Visual Streak

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The Visual Streak is the area of highest acuity in the retina of many species. In humans and some other mammals, the location of highest acuity in the retina is a circular area termed the fovea or area centralis. In contrast, some animals (such as rabbits) have a visual streak. In such animals, the area of greatest acuity in their retina is not a single point, but rather an elongated "streak" running across the retina. This allows for better detection of movement in the periphery. In all species studied, the area of highest acuity (whether fovea or visual streak) boasts the highest concentration of cones, the lowest concentration of rods, and much smaller receptive field sizes for all cells.

Species Differences

One interesting aspect of the visual streak is that its presence is not phylogenetically determined. That is to say, whether a given type of animal (you can't even say species) has a visual streak, an area centralis, or both can not be predicted by looking at a phylogenetic tree. Rather, environmental pressures can affect which type of acuity area an animal has. The perhaps best-studied example of this is dogs. It has been discovered that some dog "species" have an area centralis while others have a visual streak. Since the visual streak facilitates better resolution vision in the periphery, dogs that are good hunters or that chase everything that moves generally have a visual streak. On the other hand, those dogs that don't chase things — or who seem to enjoy watching the TV — are likely to have an area centralis. It also turns out that the length of the nose of a dog is a good predictor of whether they have a visual streak (longer nose = visual streak). It has been hypothesized that dogs that can focus better on faces and thus better read human emotions were selected for in breeding certain pet dog "species" and this is why they have "lost" the visual streak.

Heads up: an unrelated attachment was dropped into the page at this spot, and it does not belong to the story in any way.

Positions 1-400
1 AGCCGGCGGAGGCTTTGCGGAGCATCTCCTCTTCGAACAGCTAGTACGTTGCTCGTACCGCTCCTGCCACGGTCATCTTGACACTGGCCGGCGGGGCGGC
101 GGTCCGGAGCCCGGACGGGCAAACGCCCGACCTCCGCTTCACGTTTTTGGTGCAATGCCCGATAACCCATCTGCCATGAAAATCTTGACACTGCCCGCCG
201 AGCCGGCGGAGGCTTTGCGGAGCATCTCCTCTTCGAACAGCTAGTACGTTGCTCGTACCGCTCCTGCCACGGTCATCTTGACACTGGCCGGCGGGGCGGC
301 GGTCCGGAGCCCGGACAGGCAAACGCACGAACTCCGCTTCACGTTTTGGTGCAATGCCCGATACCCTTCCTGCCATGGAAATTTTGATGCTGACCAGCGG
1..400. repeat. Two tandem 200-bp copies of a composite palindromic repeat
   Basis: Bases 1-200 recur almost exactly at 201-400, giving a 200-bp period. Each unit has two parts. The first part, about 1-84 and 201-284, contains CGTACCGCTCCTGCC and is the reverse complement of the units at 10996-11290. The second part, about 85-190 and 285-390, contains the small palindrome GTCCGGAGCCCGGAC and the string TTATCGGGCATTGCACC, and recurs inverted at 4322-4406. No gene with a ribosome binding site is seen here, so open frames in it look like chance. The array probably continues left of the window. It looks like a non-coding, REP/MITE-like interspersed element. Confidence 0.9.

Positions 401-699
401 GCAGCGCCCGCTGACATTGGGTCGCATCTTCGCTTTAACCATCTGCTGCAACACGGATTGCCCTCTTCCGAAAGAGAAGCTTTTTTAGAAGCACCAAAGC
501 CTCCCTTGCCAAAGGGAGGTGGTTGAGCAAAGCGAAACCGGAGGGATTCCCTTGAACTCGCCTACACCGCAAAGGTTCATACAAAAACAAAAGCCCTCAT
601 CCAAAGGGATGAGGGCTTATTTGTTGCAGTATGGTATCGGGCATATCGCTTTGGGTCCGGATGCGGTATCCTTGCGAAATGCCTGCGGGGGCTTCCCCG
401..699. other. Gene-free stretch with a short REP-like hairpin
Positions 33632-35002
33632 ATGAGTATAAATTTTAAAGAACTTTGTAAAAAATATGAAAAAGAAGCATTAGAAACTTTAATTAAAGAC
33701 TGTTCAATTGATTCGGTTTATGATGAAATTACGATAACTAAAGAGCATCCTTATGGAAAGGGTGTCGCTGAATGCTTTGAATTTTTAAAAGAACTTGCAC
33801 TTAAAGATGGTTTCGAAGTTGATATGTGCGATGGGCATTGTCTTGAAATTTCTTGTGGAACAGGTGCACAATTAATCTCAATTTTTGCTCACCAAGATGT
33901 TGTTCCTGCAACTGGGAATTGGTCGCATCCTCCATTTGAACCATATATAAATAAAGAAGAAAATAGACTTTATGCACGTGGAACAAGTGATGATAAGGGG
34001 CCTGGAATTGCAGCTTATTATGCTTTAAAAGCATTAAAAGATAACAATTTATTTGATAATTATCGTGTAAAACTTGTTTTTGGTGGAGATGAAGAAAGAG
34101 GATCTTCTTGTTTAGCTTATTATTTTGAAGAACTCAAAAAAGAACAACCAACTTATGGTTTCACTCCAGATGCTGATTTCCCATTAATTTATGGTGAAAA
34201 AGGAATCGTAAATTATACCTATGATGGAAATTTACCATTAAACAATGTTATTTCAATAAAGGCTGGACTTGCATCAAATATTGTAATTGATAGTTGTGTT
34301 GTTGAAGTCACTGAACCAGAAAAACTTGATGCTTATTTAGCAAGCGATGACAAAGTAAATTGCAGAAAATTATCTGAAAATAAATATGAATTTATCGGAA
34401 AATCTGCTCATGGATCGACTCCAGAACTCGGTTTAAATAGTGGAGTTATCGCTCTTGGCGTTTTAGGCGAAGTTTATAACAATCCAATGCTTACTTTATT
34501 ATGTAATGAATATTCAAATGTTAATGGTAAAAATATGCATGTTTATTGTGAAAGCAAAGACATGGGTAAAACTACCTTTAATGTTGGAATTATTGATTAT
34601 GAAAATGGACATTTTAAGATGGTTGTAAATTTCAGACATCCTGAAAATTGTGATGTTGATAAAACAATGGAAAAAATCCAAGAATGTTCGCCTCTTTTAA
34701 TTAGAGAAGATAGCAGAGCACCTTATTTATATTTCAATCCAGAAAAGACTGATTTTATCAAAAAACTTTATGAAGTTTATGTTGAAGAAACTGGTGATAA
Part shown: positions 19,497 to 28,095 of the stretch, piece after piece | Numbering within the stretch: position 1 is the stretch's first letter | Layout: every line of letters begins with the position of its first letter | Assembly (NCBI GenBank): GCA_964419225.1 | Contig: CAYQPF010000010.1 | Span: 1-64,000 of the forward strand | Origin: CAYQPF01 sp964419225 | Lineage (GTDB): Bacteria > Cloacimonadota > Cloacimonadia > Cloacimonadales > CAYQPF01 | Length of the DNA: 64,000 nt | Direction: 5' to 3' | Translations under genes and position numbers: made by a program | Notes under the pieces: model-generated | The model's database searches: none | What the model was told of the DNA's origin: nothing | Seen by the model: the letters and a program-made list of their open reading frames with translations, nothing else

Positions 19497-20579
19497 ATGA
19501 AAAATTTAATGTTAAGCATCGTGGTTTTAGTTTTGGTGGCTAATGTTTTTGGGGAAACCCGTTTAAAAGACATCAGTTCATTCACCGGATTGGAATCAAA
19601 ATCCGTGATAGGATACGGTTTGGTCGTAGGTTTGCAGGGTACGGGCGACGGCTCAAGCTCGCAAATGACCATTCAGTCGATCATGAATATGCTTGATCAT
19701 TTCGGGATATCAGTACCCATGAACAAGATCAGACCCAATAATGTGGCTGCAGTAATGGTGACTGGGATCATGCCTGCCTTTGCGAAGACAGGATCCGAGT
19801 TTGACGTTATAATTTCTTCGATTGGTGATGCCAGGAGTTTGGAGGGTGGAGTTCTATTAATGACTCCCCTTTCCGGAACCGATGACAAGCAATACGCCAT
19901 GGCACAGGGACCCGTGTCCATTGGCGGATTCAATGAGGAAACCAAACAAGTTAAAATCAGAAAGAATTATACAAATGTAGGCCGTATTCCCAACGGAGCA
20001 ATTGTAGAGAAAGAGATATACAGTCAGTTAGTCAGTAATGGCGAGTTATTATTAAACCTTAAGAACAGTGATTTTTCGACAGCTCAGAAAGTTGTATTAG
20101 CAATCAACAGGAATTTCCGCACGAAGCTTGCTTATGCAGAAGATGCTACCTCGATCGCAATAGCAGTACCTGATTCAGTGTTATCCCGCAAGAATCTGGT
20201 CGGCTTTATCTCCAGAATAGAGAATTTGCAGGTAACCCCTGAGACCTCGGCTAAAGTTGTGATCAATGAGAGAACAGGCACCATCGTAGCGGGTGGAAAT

Cell Type Differences

Many cell types display differences in connections, shape, and size as their distance from the visual streak changes. Bipolar cells near the visual streak are smaller, as are ganglion cells. Bipolar cells in this region receive inputs from fewer photoreceptors (as few as one) and ganglion cells receive inputs from fewer bipolar cells (as few as one in midget ganglion cells).

Starburst Amacrine Cells

One specific example of a cell type whose shape is highly correlated to their location with respect to the visual streak is starburst amacrine cells (SACs). SACs also display structural changes as the perpendicular distance from the visual streak increases. Nearest the visual streak, both type a and b SACs have a relatively small cell body size and dendritic field diameter as well as a relatively high frequency of branching and frequency of synaptic boutons. As we move perpendicularly away from the visual streak, cell body size and dendritic field diameter increases, while the frequency of branching and synaptic boutons decreases.